Waver Wa"ver, v. i. [imp. & p. p. {Wavered}; p. pr. & vb. n. {Wavering}.] [OE. waveren, from AS. w[ae]fre wavering, restless. See {Wave}, v. i.] [1913 Webster] 1. To play or move to and fro; to move one way and the other; hence, to totter; to reel; to swing; to flutter. [1913 Webster]

With banners and pennons wavering with the wind. --Ld. Berners. [1913 Webster]

Thou wouldst waver on one of these trees as a terror to all evil speakers against dignities. --Sir W. Scott. [1913 Webster]

2. To be unsettled in opinion; to vacillate; to be undetermined; to fluctuate; as, to water in judgment. [1913 Webster]

Let us hold fast . . . without wavering. --Heb. x. 23. [1913 Webster]

In feeble hearts, propense enough before To waver, or fall off and join with idols. --Milton. [1913 Webster]

Syn: To reel; totter; vacillate. See {Fluctuate}. [1913 Webster]

The Collaborative International Dictionary of English. 2000.

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  • wavered — wa·ver || weɪvÉ™(r) v. sway, oscillate, vacillate, fluctuate; blink, flicker (as of light); wobble, tremble; collapse; begin to fail; hesitate, falter …   English contemporary dictionary

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  • waver — waver1 waverer, n. waveringly, adv. /way veuhr/, v.i. 1. to sway to and fro; flutter: Foliage wavers in the breeze. 2. to flicker or quiver, as light: A distant beam wavered and then disappeared. 3. become unsteady; begin to fail or give way:… …   Universalium

  • waver — [[t]we͟ɪvə(r)[/t]] wavers, wavering, wavered 1) VERB If you waver, you cannot decide about something or you consider changing your mind about something. Some military commanders wavered over whether to support the coup... Coleman has never… …   English dictionary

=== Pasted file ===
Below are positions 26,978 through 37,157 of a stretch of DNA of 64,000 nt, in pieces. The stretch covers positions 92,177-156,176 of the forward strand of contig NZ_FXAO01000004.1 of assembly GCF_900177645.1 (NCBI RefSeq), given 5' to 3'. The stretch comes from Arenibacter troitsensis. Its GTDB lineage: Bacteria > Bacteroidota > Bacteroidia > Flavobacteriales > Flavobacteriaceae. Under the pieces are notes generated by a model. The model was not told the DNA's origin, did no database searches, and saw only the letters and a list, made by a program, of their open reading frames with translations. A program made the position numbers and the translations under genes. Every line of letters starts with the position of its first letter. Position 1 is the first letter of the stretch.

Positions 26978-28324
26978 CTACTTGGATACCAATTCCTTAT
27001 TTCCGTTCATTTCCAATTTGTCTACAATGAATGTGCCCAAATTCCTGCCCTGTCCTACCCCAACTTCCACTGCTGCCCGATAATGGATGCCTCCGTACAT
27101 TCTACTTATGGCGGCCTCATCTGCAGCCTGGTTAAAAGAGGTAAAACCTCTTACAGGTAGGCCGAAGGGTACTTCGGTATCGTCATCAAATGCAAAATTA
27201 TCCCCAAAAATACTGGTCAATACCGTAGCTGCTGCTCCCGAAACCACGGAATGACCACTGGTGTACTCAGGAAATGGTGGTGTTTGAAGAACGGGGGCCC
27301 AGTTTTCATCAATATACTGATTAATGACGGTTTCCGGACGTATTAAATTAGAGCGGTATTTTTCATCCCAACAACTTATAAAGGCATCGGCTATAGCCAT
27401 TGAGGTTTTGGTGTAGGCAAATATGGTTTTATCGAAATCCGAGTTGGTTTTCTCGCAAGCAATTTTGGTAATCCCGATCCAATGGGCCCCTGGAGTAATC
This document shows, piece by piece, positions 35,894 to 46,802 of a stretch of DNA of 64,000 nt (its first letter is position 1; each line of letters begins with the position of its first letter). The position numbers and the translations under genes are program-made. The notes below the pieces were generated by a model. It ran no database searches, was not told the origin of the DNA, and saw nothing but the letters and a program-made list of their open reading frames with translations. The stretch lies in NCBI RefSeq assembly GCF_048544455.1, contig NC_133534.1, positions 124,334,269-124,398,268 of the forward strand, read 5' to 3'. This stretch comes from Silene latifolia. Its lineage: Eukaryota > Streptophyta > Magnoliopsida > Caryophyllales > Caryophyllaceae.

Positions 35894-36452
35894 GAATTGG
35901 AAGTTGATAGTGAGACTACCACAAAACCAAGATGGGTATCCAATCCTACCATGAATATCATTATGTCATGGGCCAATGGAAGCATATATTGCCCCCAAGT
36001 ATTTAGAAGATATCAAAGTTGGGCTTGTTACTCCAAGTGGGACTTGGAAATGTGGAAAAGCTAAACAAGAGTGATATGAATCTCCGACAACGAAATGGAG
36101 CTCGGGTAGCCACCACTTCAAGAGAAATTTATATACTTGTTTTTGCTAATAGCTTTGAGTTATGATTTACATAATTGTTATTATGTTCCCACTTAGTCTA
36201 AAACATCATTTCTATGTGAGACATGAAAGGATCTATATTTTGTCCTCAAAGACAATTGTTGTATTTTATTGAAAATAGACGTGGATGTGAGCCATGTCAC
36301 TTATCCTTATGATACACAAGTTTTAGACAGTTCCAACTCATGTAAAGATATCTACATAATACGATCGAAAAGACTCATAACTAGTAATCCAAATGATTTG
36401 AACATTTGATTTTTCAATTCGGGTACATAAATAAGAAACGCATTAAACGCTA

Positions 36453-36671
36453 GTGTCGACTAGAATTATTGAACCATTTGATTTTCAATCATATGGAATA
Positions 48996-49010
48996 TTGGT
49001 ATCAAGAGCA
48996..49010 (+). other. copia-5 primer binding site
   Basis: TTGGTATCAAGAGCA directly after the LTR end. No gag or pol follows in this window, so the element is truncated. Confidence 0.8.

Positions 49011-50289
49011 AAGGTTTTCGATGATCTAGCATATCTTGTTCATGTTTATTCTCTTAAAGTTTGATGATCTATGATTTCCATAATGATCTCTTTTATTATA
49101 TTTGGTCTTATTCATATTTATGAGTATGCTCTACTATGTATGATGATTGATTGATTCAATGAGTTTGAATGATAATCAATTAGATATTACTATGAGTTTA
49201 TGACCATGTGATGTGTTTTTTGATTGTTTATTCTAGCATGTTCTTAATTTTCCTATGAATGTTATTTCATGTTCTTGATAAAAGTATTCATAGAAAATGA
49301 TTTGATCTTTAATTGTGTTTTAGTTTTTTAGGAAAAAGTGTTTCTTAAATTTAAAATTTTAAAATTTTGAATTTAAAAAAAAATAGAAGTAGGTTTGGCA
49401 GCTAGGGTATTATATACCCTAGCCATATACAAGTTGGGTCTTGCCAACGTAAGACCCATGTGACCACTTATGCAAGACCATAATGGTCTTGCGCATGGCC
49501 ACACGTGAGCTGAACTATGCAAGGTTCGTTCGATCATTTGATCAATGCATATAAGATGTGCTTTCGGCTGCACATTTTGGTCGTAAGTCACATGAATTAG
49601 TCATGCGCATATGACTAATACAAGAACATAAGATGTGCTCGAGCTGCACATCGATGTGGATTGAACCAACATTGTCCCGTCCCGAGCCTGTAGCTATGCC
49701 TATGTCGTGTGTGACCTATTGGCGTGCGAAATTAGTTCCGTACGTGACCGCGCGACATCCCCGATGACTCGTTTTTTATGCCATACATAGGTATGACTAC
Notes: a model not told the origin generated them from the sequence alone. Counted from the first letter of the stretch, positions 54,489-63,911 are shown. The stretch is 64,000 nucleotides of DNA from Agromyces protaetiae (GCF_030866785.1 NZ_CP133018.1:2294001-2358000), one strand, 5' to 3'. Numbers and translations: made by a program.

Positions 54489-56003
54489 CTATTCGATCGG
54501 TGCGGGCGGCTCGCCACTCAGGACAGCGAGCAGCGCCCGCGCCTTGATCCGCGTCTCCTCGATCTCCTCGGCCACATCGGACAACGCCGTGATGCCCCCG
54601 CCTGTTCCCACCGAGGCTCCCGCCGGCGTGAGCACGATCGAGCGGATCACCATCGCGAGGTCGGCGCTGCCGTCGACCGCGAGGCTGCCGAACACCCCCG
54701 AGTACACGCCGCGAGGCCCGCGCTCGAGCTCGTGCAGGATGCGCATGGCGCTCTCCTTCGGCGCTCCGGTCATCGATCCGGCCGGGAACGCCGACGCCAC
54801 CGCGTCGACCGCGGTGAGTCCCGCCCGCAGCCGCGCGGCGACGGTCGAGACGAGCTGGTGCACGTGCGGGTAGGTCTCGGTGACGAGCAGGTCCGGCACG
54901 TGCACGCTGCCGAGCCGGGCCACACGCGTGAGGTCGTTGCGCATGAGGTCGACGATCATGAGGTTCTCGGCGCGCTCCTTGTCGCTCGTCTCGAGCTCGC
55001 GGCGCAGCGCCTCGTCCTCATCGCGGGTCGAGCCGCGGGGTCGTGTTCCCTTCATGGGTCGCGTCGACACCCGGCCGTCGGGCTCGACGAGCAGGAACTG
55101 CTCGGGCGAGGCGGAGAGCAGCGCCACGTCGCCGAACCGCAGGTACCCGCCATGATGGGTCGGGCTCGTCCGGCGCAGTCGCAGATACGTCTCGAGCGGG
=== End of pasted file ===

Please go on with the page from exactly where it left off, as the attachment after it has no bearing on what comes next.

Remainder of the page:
• waver — wa|ver [ˈweıvə US ər] v [I] [Date: 1300 1400; : Old Norse; Origin: vafra] 1.) to become weaker or less certain ▪ Her voice wavered uncertainly. ▪ The students attention did not waver . waver in ▪ Harris never wavered in his loyalty. waver from …   Dictionary of contemporary English

  • waver — verb (I) 1 to be or become weak and uncertain: His voice wavered. | waver in sth: Harris never wavered in his loyalty to the cause. 2 to not make a decision because you have doubts: wavering voters | waver between (doing): Maya wavered between… …   Longman dictionary of contemporary English

  • waver — verb 1) the candlelight wavered in the draft Syn: flicker, quiver, twinkle, glimmer, wink, blink 2) his voice wavered Syn: falter, wobble, tremble, quaver, shake 3) …   Thesaurus of popular words

  • waver — verb 1) the candlelight wavered in the draught Syn: flicker, quiver 2) his voice wavered Syn: falter, wobble, tremble, quaver 3) he wavered between the choices Syn …   Synonyms and antonyms dictionary

  • waver — UK [ˈweɪvə(r)] / US [ˈweɪvər] verb [intransitive] Word forms waver : present tense I/you/we/they waver he/she/it wavers present participle wavering past tense wavered past participle wavered 1) if a person wavers, they are not certain about what… …   English dictionary

  • wa´ver|ing|ly — wav|er1 «WAY vuhr», noun. a person or thing that waves. wa|ver2 «WAY vuhr», verb, noun. –v.i. 1. to move to and fro; flutter. 2. to vary in intensity; flicker: »a wavering light. 3. to grow fainter, then louder, or change pitch up and down fairly …   Useful english dictionary

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